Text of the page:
The second unit will focus on the concepts of disorders. We will be specifically looking at ADHD (attention deficit and hyperactivity disorder) and CD (conduct disorder). Many people believe that the character of Huck Finn has ADHD and/or CD. In this unit students will learn about these disorders and the concept of disorders in general. To begin this unit, students will be reading Richters and Cicchetti's article "Mark Twain meets DSM-III-R: Conduct disorder, development, and the concept of harmful dysfunction." This article will be the basis of this unit. We will be discussing and brainstorming about what we think a disorder is. Students will be encouraged to come up with examples of behavior that could be interpreted as a disorder in one society, but not in another. The article also deals with the issue of context. It proposes that we should look at the context of not only society, but of the person. We will discuss Huck's personal as well as social context and examine whether he has a disorder. During this unit, a clinical psychologist will be coming to talk to the class. He or she will be explaining how they make diagnoses, (what a person with ADHD and CD looks like) and will be discussing the issue of disorder with the class. Over the years, students have said this was perhaps the most interesting day of class, so please try not to miss it!

At the end of this unit, students will write a 5-page paper. For this paper, students will argue whether they believe Huck Finn has a disorder. They will need to explain which disorder(s) he has/doesn't have and prove their diagnoses using the text. Please note that there is no right or wrong answer. The goal of this paper is for students to examine the issue of disorders, contexts, and apply what they have learned to the novel.

Unit Three: Attachment Theory

The third and final unit deals with attachment theory. Attachment theory is a theory about the different ways that children form attachments with their parents. We will be discussing four different styles of attachment. The first is secure attachment. This is the ideal attachment style. A child who has a secure attachment to their mother will happily explore when the mother is present, be upset when the mother leaves, and happy when she returns. The second style we will cover is anxious-ambivalent insecure attachment. A child with this style of attachment is anxious when exploring when the mother is present, be extremely upset when the mother returns, and resistant and resentful when the mother returns. We will also be talking about the anxious-avoidant insecure attachment style. A child with anxious-avoidant insecure attachment style will not explore much and will show little emotion when the mother leaves or returns. The last attachment style we will be covering is the disorganized attachment style. This is not so much a style as it is a lack of a cohesive style.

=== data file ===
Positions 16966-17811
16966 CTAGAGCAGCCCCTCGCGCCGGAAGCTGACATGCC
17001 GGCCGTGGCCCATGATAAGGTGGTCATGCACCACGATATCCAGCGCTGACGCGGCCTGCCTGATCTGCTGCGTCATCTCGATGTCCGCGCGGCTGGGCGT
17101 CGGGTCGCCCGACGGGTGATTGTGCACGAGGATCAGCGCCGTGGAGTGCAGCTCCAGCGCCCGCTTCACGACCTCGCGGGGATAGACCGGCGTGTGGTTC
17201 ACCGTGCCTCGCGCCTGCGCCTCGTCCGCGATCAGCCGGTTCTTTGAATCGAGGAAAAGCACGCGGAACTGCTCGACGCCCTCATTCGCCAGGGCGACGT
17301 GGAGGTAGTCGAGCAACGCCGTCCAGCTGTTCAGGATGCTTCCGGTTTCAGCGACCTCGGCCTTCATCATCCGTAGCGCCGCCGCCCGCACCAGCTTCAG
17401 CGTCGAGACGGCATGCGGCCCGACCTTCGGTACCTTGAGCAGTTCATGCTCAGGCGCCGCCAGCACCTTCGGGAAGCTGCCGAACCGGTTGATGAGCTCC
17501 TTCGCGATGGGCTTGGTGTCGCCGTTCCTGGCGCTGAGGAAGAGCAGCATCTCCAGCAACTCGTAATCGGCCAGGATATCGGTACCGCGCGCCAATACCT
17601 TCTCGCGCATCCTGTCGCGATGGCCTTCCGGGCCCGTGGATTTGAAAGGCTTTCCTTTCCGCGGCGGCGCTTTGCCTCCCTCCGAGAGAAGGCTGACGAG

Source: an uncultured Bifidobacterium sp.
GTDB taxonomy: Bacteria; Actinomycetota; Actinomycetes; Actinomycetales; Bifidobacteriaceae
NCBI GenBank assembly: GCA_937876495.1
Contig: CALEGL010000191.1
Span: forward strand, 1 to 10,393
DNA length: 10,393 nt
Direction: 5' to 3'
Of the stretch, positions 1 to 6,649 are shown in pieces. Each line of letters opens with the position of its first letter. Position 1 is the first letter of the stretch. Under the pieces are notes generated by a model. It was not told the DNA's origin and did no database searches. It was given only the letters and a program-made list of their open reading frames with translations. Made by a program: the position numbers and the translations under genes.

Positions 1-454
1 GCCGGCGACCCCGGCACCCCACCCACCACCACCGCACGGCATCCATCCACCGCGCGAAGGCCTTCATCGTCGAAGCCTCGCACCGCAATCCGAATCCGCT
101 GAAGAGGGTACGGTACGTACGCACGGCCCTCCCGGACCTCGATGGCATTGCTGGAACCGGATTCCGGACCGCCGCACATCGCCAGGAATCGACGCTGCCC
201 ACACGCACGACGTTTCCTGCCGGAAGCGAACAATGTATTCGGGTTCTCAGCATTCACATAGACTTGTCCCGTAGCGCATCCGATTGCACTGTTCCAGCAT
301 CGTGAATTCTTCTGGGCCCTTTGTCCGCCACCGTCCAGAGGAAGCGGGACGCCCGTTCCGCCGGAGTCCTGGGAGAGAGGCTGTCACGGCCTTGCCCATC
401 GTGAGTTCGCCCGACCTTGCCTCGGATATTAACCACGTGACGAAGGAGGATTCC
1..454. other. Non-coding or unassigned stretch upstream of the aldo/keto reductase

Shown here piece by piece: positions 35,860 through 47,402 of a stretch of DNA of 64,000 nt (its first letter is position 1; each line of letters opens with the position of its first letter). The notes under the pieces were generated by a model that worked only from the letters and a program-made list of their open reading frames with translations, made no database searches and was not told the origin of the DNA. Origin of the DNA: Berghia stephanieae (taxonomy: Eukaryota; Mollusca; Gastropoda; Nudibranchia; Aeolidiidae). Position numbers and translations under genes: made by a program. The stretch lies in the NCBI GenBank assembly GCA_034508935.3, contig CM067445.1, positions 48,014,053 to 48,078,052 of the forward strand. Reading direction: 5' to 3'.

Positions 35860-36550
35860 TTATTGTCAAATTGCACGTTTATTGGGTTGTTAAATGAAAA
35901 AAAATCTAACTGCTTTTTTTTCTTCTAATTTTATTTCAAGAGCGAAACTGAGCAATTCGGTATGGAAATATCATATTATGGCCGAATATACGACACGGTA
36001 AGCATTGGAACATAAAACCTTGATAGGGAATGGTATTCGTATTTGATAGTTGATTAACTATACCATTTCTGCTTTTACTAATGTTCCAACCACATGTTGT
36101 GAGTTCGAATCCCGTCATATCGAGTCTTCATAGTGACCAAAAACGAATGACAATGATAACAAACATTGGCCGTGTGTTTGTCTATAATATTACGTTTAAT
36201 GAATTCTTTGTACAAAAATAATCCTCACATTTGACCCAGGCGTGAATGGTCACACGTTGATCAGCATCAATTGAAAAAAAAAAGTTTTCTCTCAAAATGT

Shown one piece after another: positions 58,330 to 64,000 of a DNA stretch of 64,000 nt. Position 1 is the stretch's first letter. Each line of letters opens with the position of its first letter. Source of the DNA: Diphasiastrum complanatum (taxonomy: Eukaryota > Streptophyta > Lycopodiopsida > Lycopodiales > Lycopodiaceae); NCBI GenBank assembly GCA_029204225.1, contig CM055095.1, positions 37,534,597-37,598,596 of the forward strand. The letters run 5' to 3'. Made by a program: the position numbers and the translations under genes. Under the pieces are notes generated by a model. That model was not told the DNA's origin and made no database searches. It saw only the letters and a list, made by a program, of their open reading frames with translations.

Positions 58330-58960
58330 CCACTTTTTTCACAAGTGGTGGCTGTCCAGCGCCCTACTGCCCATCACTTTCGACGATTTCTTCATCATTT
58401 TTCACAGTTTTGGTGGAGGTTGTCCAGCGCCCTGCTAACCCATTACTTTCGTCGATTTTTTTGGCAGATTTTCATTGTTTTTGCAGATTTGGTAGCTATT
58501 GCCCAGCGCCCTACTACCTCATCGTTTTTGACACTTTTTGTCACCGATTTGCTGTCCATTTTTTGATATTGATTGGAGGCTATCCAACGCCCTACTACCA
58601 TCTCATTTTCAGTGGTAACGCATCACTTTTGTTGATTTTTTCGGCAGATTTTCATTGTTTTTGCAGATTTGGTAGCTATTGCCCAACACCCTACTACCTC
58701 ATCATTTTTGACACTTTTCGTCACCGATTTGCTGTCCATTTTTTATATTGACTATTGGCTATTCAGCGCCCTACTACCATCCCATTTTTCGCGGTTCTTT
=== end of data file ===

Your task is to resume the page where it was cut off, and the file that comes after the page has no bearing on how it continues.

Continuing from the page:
At the end of this unit, students will be using the attachment styles to reexamine the novel in a group project. Students will be divided into four groups. Each group will be assigned to present on a different attachment style. The project consists of a paper and a brief presentation. The paper has three parts. For the first part they must write a brief 1-2 page introduction about their assigned attachment style. These should include background information about Attachment Theory, information about their specific attachment style, and what a child who has that attachment style looks like. For this part, students must cite two outside resources and one of them must be a research article (We will be going over how to find research articles in class). For the second part of the paper, students will chose a scene between Jim and Huck from the novel and reexamine it with regards to their specific assigned attachment style. In other words, they will interpret the scene as though Huck and Jim had their specific attachment style. This part of the paper should be between 4-6 pages long. For the last part of the paper, the students will examine the novel as a whole through the lens of their assigned attachment style. They will need to reflect on how the meaning of the novel changes when they examine it through their attachment style. This should be between 5-7 pages long. The students will also make a 15 minute presentation on the last day of class in which students will teach the class to look at the novel as though Jim and Huck shared their specific attachment style. The goal of the group project is to gain a greater understanding of attachment theory, a specific attachment style, and how the same novel can be interpreted differently through different lenses.

At the end of the group project, students will be asked to write an informal reflection 1-2 page paper about how their experience working in a group relates to the concepts of groups presented in the novel. These reflections should not refer to group members by name and are not a place to voice opinions about specific members of your group. The reflection is meant to help the students recognize how groups behave and how they themselves behave in a group. Good reflections will be ones that examine both the positives and negatives to group and personal behavior.

"The End, Yours Truly Huck Finn."

I hope that at the end of the course we can all, me included, say that we have learned something from each other. I also hope that you will have all gained a new perspective of Twain's Adventures of Huckleberry Finn and of family and childhood.

| Course Home | Serendip Home |

Send us your comments at Serendip

© by Serendip 1994- - Last Modified: Wednesday, 02-May-2018 10:51:36 CDT